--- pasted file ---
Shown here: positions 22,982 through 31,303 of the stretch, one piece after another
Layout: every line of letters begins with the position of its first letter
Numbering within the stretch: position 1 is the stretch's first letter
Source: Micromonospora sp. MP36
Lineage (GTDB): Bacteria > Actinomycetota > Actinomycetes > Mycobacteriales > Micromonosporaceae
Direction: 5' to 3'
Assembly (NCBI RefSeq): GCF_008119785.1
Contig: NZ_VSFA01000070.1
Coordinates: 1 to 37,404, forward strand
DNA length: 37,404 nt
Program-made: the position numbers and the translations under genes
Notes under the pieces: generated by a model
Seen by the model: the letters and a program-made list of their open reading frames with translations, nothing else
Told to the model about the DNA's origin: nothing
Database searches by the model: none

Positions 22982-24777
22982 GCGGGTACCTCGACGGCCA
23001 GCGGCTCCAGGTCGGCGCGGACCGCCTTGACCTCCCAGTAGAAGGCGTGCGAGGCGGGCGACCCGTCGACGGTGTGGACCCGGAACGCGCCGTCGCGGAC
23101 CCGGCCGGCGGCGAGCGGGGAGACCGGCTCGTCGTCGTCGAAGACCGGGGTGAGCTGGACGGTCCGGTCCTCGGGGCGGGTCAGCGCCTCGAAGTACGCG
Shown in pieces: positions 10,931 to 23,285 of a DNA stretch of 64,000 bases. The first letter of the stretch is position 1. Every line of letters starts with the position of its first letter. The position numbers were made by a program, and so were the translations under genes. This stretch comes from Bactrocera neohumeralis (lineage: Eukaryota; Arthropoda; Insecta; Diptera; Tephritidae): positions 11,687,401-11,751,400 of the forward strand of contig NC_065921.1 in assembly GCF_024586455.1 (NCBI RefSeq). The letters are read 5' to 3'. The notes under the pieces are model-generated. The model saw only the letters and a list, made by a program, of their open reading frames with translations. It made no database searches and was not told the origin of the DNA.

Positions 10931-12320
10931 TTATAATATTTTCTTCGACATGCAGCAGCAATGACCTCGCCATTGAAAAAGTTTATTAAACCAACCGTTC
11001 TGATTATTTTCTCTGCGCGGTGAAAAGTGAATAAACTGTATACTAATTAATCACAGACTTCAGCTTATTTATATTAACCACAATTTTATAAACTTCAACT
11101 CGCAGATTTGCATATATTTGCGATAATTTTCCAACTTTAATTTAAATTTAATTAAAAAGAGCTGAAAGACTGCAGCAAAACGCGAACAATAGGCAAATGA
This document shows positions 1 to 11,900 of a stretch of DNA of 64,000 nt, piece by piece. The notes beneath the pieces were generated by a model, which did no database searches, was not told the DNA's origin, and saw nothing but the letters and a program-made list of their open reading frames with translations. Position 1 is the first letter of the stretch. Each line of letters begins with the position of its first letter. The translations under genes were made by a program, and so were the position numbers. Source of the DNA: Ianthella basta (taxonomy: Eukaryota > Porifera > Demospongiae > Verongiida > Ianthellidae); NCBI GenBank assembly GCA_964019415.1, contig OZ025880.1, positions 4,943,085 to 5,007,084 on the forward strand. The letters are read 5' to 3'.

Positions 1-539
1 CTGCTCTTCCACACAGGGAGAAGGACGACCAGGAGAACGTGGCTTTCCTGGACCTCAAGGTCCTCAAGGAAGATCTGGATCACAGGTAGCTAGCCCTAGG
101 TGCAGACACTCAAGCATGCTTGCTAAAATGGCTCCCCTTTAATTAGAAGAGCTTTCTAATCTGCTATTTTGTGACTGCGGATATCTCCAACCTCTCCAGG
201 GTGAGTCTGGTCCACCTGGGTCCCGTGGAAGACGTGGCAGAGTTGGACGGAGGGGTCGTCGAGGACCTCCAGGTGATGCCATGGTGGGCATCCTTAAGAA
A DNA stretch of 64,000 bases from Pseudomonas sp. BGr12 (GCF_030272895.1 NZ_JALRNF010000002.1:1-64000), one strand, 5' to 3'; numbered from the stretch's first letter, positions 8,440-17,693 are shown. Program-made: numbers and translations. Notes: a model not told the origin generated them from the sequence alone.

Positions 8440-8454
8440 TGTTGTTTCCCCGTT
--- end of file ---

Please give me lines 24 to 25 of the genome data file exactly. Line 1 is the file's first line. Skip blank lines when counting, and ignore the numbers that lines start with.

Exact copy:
11101 CGCAGATTTGCATATATTTGCGATAATTTTCCAACTTTAATTTAAATTTAATTAAAAAGAGCTGAAAGACTGCAGCAAAACGCGAACAATAGGCAAATGA
This document shows positions 1 to 11,900 of a stretch of DNA of 64,000 nt, piece by piece. The notes beneath the pieces were generated by a model, which did no database searches, was not told the DNA's origin, and saw nothing but the letters and a program-made list of their open reading frames with translations. Position 1 is the first letter of the stretch. Each line of letters begins with the position of its first letter. The translations under genes were made by a program, and so were the position numbers. Source of the DNA: Ianthella basta (taxonomy: Eukaryota > Porifera > Demospongiae > Verongiida > Ianthellidae); NCBI GenBank assembly GCA_964019415.1, contig OZ025880.1, positions 4,943,085 to 5,007,084 on the forward strand. The letters are read 5' to 3'.